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Common Cricket Terminology K-N

Your Guide to Cricket Jargon Made Easy

[ Main Index ] [ A-C ] [ D-F ] [ G-J ] [ K-N ] [ O-R ] [ S-Z ]

 

Knock
A term used to describe the batting innings of an individual player.

Leg (Leg Side)
The part of the field which is behind the batsman when he faces the bowler when batting. Also known as the On side.

LBW - Leg Before Wicket
Better known as Leg Before Wicket. This is a method of dismissal where the ball when having been bowled would normally strike the stumps if not for the fact it strikes the batsmanís leg first.

Leg Break
A delivery from a spin bowler, which turns off the surface of the wicket from the leg side to the off side.

Leg Cutter
A delivery from a pace bowler which deviates from the leg side to the off side after leaving the surface of the pitch.

Length
Used to describe the part of the pitch where the ball either struck or would have struck prior to reaching the batsman.

Lofted (Lofted Shot)
A delivery struck in such a way it travels high in the air for some distance.

Maiden
When applied to a bowler, describes an over where no runs have been  scored by the batsman from any delivery. For batsman, it refers to a maiden innings or maiden century, both being the very first occasion of  each.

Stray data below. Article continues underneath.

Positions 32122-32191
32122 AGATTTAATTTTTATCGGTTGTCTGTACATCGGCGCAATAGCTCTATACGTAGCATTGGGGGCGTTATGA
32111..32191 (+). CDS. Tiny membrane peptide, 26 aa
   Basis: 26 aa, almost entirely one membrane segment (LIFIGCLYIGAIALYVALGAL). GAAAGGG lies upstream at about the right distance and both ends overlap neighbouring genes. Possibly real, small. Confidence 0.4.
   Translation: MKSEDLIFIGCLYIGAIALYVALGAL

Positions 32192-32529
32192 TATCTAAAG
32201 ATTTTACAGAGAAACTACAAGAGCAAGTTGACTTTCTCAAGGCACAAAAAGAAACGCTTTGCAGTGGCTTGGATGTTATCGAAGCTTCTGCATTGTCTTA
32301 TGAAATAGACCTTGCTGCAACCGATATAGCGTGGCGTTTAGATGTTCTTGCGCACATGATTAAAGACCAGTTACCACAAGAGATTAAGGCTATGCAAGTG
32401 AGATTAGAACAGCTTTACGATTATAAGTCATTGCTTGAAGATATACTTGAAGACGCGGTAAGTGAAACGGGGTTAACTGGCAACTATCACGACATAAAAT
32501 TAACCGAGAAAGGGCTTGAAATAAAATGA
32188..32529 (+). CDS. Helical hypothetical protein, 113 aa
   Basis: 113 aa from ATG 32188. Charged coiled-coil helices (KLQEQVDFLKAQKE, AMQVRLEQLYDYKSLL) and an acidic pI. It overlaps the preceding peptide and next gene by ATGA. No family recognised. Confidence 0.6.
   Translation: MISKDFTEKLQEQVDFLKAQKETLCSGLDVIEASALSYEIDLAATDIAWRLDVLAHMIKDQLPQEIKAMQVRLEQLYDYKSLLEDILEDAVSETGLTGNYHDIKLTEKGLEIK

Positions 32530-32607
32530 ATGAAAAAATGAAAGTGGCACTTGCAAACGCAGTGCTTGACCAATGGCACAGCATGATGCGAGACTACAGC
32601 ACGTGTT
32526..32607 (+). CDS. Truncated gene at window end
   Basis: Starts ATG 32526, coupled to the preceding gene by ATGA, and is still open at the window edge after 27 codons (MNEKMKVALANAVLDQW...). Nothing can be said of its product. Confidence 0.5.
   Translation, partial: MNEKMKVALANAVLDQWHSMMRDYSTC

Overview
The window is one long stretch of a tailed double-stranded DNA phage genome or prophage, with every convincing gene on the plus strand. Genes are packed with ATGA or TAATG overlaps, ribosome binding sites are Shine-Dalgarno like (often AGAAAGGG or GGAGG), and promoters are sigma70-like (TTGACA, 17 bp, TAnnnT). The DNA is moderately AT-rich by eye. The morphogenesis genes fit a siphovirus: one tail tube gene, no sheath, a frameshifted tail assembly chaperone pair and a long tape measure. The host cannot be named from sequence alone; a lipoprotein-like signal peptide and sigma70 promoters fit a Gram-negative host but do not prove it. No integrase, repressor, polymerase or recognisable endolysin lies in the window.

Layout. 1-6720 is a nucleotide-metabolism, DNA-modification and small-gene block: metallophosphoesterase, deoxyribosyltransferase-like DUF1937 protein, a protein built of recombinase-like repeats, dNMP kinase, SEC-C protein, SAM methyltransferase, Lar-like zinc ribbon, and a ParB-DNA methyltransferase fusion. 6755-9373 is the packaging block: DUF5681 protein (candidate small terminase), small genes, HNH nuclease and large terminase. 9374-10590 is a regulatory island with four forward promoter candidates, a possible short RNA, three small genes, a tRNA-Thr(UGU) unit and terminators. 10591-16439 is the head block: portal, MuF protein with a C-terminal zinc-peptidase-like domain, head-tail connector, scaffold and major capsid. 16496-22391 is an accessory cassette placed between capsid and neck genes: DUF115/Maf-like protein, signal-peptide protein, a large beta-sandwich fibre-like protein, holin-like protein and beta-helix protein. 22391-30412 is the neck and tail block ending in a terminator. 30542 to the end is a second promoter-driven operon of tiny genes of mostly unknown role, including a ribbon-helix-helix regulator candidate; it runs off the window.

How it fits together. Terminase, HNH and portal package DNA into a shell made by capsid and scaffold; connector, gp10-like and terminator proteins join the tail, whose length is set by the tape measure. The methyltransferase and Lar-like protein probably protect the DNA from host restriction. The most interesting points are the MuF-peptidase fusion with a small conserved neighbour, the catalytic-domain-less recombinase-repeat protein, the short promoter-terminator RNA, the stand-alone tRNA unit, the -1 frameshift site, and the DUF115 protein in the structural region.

Mental Disintegration
A term believed to have been first used by Australian Captain Steve Waugh, to describe the art of sledging.

Middle Order
Refers to the batting positions or batsmen numbered between 5 and 7.

Nets
Generally applied to any area where cricket is practised. These areas are  normally surrounded by netting, therefore leading to the term nets.

New Ball
Simply, a completely new ball yet to be used in play, or one which has not been used for many overs.

Nightwatchman
A player sent into bat who generally bats down the bottom of the order, but, is promoted up the order usually near the end of a days play when a wicket has fallen.

Non Striker
A term used to describe the batsman waiting at the bowlers end.

Notch
The original word used for a run. So called, because a notch was made in a piece of wood to record a run. Every tenth notch would be cut much deeper than the others to make final tallying of the score much easier.

 

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